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  1. What a fine article, thank you! I can testify firsthand and by detailed legal reports (at end of this note) as to the dire consequences of rejecting this truth from the fine article above: "The inclusion and expansion of this right [to jury] in Indiana’s Constitution is a clear reflection of our state’s intention to emphasize the importance of every Hoosier’s right to make their case in front of a jury of their peers." Over $20? Every Hoosier? Well then how about when your very vocation is on the line? How about instead of a jury of peers, one faces a bevy of political appointees, mini-czars, who care less about due process of the law than the real czars did? Instead of trial by jury, trial by ideological ordeal run by Orwellian agents? Well that is built into more than a few administrative law committees of the Ind S.Ct., and it is now being weaponized, as is revealed in articles posted at this ezine, to root out post moderns heresies like refusal to stand and pledge allegiance to all things politically correct. My career was burned at the stake for not so saluting, but I think I was just one of the early logs. Due, at least in part, to the removal of the jury from bar admission and bar discipline cases, many more fires will soon be lit. Perhaps one awaits you, dear heretic? Oh, at that Ind. article 12 plank about a remedy at law for every damage done ... ah, well, the founders evidently meant only for those damages done not by the government itself, rabid statists that they were. (Yes, that was sarcasm.) My written reports available here: Denied petition for cert (this time around): http://tinyurl.com/zdmawmw Denied petition for cert (from the 2009 denial and five year banishment): http://tinyurl.com/zcypybh Related, not written by me: Amicus brief: http://tinyurl.com/hvh7qgp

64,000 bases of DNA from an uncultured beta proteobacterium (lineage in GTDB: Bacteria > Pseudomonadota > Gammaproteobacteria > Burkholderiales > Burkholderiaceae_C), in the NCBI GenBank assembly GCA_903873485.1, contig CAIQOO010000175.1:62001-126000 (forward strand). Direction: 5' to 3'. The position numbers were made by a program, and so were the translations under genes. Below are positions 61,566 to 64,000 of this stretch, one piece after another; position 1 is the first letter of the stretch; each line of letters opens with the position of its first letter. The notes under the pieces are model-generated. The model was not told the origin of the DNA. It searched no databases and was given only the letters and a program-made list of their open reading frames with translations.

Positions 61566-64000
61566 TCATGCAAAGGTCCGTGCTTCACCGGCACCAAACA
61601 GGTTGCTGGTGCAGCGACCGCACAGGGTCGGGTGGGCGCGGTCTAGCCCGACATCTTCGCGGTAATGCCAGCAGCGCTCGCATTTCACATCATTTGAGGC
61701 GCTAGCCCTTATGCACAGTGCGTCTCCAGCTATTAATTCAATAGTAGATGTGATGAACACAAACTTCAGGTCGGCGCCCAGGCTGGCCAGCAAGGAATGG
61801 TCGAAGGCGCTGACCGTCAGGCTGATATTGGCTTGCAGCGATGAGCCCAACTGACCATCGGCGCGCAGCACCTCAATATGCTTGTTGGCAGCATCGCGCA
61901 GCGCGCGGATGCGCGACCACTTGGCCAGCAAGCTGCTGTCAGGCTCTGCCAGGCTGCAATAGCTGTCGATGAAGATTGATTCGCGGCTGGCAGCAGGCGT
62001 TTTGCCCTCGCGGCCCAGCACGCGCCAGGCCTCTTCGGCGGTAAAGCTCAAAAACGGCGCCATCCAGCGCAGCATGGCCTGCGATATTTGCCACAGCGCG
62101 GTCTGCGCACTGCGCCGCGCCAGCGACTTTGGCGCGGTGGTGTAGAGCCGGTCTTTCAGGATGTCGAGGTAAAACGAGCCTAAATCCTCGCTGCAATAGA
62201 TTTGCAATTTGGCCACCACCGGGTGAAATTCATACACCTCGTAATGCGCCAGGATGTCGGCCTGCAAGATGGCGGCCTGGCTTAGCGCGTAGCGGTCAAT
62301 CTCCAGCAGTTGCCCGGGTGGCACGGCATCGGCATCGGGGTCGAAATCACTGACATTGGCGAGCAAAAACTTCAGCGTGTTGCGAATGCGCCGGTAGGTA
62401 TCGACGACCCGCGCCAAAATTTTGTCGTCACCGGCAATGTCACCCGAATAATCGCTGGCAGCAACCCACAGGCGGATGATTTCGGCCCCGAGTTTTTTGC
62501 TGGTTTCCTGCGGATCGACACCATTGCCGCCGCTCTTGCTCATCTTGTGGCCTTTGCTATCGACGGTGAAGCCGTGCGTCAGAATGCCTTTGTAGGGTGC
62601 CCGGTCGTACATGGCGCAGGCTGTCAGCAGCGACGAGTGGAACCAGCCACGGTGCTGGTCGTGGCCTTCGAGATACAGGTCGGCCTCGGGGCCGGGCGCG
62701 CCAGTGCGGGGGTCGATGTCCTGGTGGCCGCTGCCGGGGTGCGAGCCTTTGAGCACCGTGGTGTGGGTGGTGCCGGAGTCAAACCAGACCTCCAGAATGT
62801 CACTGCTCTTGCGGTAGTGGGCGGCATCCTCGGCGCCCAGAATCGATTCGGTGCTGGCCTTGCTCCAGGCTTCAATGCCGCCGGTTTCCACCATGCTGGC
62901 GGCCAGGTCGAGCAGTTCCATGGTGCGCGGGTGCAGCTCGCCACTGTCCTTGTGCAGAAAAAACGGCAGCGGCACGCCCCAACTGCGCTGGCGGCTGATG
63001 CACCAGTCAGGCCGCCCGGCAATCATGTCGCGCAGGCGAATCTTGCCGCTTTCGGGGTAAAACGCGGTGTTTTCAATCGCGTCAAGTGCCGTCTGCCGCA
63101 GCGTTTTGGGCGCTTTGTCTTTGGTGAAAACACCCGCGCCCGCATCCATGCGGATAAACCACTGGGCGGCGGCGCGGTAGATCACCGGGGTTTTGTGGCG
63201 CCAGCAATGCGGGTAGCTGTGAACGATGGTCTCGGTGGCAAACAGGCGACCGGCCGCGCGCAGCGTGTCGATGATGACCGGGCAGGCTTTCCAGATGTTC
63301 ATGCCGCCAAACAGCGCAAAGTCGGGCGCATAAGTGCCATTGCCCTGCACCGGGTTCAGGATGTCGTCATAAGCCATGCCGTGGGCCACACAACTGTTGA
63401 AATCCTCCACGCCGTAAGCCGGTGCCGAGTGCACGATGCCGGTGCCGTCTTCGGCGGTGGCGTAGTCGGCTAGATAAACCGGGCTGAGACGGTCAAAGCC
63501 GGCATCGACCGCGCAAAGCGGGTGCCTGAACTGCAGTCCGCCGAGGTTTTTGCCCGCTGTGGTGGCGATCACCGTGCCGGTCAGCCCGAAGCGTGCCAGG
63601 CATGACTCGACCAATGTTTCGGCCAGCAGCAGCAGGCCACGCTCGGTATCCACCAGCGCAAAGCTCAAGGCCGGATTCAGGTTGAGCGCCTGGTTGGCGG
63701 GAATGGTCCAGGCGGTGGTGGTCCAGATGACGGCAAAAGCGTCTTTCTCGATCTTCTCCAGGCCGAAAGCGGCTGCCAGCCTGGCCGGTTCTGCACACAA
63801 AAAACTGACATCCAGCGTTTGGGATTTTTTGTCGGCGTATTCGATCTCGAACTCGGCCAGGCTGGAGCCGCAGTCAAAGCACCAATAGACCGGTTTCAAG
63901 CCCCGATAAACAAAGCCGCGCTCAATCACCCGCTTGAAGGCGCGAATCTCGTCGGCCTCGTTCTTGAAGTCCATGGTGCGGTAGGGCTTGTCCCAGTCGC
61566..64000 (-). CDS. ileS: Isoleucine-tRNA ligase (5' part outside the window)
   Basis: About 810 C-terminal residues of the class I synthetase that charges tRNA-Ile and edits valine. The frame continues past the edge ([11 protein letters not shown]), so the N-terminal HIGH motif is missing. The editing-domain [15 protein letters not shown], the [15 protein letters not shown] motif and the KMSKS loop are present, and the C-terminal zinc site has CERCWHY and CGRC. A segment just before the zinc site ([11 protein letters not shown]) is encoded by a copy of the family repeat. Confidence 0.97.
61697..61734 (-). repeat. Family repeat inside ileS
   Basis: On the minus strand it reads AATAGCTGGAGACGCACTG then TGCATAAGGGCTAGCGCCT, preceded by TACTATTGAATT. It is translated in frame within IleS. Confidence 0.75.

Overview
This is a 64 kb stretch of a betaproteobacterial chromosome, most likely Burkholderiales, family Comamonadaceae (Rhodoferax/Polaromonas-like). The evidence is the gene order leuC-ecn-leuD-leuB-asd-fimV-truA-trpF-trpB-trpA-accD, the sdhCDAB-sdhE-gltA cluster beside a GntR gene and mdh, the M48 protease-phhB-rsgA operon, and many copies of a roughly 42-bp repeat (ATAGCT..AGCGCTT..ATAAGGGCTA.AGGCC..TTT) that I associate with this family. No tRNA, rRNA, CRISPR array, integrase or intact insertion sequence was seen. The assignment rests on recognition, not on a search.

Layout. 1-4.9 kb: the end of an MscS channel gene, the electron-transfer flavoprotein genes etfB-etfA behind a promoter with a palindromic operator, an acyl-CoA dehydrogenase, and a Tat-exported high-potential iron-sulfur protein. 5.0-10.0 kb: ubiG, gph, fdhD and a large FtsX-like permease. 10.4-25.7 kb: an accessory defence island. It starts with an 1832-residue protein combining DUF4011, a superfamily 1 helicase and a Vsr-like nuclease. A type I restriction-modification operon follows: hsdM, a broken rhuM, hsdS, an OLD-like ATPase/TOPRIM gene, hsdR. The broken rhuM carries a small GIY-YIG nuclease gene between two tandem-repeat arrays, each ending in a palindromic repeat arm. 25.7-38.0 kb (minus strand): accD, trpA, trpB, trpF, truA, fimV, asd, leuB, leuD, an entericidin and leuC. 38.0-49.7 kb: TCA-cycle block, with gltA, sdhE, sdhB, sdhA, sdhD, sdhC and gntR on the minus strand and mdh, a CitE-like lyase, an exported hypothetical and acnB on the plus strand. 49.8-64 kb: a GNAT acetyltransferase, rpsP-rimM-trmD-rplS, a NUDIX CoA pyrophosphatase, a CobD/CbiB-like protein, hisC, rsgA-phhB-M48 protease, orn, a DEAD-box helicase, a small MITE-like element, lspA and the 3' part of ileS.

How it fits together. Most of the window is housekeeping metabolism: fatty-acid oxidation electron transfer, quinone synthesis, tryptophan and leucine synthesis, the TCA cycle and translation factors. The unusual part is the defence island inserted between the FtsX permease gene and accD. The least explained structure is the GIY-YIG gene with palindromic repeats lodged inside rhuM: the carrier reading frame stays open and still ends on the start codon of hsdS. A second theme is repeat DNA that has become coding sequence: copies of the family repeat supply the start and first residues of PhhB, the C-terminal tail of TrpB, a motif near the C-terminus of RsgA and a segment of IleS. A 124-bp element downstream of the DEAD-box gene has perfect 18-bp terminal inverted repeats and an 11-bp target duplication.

2. Justice has finally been served. So glad that Dr. Ley can finally sleep peacefully at night knowing the truth has finally come to the surface.

  3. While this right is guaranteed by our Constitution, it has in recent years been hampered by insurance companies, i.e.; the practice of the plaintiff's own insurance company intervening in an action and filing a lien against any proceeds paid to their insured. In essence, causing an additional financial hurdle for a plaintiff to overcome at trial in terms of overall award. In a very real sense an injured party in exercise of their right to trial by jury may be the only party in a cause that would end up with zero compensation.

  4. Why in the world would someone need a person to correct a transcript when a realtime court reporter could provide them with a transcript (rough draft) immediately?

  5. This article proved very enlightening. Right ahead of sitting the LSAT for the first time, I felt a sense of relief that a score of 141 was admitted to an Indiana Law School and did well under unique circumstances. While my GPA is currently 3.91 I fear standardized testing and hope that I too will get a good enough grade for acceptance here at home. Thanks so much for this informative post.